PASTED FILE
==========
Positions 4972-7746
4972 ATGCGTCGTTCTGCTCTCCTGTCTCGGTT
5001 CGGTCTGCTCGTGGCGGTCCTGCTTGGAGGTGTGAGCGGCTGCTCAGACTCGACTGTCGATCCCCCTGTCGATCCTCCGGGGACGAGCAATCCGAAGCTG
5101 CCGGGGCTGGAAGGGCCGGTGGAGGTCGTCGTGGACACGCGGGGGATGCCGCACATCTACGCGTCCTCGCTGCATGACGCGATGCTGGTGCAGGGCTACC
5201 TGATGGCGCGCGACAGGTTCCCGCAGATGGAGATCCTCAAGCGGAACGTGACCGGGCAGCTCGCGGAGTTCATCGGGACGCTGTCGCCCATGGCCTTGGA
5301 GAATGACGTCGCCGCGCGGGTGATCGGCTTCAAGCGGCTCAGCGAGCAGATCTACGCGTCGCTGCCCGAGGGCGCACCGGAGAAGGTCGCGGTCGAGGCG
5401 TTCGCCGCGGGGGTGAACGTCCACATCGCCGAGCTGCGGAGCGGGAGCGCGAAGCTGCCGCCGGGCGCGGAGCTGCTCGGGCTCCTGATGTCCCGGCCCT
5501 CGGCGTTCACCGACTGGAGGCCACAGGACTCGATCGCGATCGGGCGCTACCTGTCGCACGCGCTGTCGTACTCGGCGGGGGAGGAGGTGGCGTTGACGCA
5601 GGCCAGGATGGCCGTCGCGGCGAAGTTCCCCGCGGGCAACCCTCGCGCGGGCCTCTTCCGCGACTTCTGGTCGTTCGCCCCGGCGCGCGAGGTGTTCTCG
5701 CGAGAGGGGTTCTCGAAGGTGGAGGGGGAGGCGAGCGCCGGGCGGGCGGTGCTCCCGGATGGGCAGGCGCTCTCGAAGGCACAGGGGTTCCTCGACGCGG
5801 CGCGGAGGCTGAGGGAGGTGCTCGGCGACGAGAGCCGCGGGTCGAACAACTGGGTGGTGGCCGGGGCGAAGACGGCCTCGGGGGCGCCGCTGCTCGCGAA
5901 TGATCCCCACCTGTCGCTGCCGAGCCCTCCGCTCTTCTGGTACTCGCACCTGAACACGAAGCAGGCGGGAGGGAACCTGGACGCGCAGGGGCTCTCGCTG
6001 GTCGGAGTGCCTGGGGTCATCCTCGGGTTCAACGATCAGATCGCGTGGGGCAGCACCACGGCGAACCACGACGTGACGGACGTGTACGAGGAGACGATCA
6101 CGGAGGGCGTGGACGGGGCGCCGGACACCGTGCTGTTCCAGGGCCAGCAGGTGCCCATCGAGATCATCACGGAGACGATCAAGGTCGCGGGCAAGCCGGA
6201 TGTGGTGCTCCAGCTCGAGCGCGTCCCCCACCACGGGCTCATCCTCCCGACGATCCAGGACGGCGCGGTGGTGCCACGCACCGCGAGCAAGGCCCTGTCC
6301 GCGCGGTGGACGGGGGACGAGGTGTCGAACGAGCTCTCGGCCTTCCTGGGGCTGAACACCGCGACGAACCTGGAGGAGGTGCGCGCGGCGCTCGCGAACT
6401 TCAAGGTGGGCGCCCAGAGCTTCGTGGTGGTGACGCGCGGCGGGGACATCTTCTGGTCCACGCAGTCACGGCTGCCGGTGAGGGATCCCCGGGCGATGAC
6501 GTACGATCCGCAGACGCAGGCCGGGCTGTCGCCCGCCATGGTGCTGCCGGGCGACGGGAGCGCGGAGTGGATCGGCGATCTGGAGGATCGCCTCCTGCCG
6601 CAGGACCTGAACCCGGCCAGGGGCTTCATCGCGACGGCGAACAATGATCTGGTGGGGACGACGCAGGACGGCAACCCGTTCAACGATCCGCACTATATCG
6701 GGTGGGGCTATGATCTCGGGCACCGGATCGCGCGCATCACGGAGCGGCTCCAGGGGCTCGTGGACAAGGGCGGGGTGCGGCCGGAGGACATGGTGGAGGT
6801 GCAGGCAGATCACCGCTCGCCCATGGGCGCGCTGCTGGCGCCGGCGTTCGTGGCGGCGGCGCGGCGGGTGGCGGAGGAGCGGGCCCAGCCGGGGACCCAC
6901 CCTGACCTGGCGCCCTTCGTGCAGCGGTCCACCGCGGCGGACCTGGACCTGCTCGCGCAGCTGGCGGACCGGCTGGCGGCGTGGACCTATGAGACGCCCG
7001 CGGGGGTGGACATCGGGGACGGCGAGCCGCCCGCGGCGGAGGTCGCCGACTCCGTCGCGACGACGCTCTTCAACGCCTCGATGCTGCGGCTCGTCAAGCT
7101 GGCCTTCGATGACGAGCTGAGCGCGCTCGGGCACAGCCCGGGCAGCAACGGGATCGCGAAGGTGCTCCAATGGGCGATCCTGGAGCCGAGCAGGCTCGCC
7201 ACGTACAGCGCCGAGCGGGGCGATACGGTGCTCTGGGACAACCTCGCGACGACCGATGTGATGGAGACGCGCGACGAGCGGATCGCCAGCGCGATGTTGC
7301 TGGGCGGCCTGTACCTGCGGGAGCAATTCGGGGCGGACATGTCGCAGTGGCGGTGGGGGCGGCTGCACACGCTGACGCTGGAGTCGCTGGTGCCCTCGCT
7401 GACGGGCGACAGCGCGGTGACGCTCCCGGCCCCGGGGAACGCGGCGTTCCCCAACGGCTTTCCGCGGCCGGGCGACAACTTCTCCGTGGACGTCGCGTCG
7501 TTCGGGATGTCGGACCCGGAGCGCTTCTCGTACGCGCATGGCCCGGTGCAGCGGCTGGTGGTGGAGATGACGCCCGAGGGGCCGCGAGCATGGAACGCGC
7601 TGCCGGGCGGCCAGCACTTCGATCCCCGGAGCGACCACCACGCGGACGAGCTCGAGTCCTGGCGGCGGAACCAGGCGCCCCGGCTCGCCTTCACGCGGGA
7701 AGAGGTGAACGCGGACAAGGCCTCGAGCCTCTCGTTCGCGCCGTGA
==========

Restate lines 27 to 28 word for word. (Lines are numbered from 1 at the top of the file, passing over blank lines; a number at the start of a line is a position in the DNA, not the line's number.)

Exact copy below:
7401 GACGGGCGACAGCGCGGTGACGCTCCCGGCCCCGGGGAACGCGGCGTTCCCCAACGGCTTTCCGCGGCCGGGCGACAACTTCTCCGTGGACGTCGCGTCG
7501 TTCGGGATGTCGGACCCGGAGCGCTTCTCGTACGCGCATGGCCCGGTGCAGCGGCTGGTGGTGGAGATGACGCCCGAGGGGCCGCGAGCATGGAACGCGC